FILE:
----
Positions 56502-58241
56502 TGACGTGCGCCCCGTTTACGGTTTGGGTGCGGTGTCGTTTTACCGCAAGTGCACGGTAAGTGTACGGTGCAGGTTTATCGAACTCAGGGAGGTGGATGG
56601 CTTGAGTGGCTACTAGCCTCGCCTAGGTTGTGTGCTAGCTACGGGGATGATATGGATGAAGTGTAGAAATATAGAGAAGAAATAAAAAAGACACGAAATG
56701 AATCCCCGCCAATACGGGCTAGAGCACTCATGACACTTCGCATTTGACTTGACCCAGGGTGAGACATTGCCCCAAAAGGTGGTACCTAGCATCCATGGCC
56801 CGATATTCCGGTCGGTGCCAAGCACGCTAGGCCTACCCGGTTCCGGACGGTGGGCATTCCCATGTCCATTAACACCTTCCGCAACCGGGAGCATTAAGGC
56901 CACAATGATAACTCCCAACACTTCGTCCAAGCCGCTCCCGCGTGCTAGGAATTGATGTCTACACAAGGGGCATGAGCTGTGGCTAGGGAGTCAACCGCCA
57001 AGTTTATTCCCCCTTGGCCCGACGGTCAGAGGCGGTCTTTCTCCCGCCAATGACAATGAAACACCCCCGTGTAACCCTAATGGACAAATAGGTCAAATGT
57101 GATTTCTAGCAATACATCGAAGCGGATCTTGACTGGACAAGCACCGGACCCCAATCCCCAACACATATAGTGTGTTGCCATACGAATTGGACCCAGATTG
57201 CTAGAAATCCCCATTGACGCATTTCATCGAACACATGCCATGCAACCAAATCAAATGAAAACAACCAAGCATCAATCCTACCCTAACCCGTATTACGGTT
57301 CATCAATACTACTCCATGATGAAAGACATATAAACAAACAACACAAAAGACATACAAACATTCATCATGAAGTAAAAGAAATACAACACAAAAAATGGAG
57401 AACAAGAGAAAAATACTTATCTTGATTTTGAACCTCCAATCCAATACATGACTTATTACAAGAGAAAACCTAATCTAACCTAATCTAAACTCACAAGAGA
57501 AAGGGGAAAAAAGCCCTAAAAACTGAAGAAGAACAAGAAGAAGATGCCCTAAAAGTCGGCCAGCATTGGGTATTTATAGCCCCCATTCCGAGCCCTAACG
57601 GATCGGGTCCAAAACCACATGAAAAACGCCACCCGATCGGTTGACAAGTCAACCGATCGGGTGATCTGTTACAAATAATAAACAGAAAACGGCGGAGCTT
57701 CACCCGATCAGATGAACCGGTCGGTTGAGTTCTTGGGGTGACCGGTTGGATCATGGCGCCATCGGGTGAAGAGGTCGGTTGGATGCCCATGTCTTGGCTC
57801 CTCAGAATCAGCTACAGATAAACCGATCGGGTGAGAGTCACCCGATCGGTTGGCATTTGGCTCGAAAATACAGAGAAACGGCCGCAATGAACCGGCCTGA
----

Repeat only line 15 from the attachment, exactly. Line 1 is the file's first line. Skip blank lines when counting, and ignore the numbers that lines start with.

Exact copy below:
57801 CTCAGAATCAGCTACAGATAAACCGATCGGGTGAGAGTCACCCGATCGGTTGGCATTTGGCTCGAAAATACAGAGAAACGGCCGCAATGAACCGGCCTGA